1. Read Aloud
While some might think of a teaching reading aloud as something that only happens in elementary classrooms, there is evidence that reading aloud also benefits middle and high school students as well.
2. Stop and Ask Questions to Yourself as You Read
A good strategy to teach struggling readers is that instead of just rushing through a passage or chapter, they should stop and ask themselves questions. Doing this can help them focus on the main ideas and increase the student's engagement with the material.
3. Talk with Someone Else About What Is Being Read
Having students stop periodically and discuss what has just been read can reveal any issues with understanding and can reinforce what is being taught.
4. Look at the Headings and Other Information before You Begin
An excellent strategy that soon becomes second nature is to have struggling students read through all the headings and subheadings in any chapter that they have been assigned. This information can help them gain an overview of what they will be learning as they read the chapter.
5. Keep Paper Handy for Notes and Questions
Students should read a chapter with paper and pen in hand. They can then take notes, write down questions they think of, and create a vocabulary list of all the highlighted words in the chapter along with any unfamiliar terms that they need to define.
6. Learn to Cluster Words
Clustering is a skill that increases reading comprehension by having students learn to read groups of words that form phrases or fit together semantically into one cluster.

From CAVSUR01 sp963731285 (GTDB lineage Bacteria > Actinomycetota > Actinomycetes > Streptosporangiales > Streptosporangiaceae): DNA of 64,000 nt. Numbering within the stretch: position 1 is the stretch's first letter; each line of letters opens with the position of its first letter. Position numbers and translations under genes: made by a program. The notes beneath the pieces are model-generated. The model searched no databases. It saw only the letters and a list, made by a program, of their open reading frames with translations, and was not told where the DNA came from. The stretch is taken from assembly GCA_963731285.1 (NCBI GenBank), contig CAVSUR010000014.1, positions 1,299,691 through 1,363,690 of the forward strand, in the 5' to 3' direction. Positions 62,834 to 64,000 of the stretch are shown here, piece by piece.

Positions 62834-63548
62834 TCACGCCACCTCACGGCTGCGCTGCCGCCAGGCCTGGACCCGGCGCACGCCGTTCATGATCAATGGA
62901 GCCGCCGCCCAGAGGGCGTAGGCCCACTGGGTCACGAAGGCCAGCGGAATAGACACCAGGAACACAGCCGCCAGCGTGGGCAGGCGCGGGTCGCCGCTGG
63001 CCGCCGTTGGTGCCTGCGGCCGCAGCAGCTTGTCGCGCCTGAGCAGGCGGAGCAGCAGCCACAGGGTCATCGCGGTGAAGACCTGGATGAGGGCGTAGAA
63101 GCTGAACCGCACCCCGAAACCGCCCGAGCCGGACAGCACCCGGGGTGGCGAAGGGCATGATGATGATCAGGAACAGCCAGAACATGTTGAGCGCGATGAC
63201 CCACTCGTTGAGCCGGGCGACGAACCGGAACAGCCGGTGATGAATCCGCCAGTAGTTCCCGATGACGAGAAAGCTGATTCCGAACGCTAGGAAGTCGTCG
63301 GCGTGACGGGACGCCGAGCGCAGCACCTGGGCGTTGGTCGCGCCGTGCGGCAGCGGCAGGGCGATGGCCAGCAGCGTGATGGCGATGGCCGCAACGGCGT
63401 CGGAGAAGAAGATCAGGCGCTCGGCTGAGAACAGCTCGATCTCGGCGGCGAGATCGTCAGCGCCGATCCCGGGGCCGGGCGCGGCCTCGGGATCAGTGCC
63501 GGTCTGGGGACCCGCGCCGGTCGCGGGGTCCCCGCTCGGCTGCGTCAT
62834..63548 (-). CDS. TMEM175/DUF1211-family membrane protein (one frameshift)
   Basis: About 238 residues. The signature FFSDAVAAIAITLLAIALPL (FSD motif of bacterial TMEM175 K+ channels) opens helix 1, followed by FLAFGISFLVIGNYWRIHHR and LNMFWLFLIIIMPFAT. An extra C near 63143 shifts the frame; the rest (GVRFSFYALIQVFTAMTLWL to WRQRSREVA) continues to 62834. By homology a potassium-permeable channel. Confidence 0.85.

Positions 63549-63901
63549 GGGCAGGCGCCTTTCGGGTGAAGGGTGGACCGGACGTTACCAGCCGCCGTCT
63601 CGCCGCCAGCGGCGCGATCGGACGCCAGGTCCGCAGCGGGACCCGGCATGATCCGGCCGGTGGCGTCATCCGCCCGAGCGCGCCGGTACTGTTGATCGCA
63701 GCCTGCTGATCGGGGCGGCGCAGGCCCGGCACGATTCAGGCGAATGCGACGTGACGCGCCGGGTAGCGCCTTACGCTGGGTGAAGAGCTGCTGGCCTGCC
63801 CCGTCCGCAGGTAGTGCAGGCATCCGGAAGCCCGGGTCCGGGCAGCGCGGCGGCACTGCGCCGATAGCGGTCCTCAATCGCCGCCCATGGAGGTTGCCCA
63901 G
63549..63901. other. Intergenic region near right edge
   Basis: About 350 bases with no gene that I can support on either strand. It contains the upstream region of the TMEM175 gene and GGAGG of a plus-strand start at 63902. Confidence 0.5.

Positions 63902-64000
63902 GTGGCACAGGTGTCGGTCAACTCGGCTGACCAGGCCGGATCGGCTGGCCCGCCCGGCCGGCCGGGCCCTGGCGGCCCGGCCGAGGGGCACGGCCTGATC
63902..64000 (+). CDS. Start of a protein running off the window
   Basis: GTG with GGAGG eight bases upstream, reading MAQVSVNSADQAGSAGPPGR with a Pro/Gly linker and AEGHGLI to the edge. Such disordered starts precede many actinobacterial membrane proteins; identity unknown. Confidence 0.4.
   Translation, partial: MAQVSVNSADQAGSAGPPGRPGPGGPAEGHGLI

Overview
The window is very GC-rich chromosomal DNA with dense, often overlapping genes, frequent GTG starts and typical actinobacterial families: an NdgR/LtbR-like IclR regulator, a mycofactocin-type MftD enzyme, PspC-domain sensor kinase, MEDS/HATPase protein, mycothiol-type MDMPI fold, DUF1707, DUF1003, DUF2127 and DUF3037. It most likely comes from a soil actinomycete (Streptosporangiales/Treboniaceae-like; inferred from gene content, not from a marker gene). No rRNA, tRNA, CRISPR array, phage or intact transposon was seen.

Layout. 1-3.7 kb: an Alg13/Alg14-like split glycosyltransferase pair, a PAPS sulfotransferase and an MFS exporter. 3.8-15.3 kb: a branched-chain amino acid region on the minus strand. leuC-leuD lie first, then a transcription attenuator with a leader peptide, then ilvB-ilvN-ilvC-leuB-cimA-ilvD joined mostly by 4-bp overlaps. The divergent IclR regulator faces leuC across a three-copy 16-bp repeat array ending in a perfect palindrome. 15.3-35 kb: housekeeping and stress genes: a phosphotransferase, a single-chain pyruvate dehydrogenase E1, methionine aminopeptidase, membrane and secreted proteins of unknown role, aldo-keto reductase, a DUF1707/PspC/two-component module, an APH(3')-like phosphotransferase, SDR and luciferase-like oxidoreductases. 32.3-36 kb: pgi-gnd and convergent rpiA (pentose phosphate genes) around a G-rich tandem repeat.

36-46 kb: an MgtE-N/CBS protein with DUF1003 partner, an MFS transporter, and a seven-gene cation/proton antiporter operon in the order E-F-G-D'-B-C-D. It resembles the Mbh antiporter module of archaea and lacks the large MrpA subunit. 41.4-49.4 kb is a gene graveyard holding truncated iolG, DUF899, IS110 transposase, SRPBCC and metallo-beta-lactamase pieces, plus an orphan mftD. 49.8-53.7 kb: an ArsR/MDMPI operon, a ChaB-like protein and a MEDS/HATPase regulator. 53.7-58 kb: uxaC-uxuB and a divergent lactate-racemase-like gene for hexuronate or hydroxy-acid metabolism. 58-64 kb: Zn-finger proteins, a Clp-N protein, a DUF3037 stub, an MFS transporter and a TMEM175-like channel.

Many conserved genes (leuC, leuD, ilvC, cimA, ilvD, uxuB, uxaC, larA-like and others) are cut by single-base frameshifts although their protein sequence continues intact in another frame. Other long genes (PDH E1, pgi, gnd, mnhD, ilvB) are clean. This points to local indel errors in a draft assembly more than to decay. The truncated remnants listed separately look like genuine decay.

7. Use Graphic Organizers as You Read
Some students find that graphic organizers like webs and concept maps can greatly enhance reading comprehension. These allow students to identify areas of focus and main ideas in a reading.
8. Practice PQ4R
This consists of six steps: Preview, Question, Read, Reflect, Recite, and Review. Preview has students scan the material to get an overview. Question means that students should ask themselves questions as they read. The four R's have students read the material, reflect on what has just been read, recite the major points to yourself, and then finally go back over the material and see if you can answer the questions you previously asked.
9. Stop and Summarize
As students read, have them periodically stop their reading and summarize what they have just read. This will aid in their understanding of the material being covered.
10. Write Questions about the Material
After students have read a passage, have them go back and write questions that could be included in a quiz or test on the material. This will require them to look at the information in a different manner.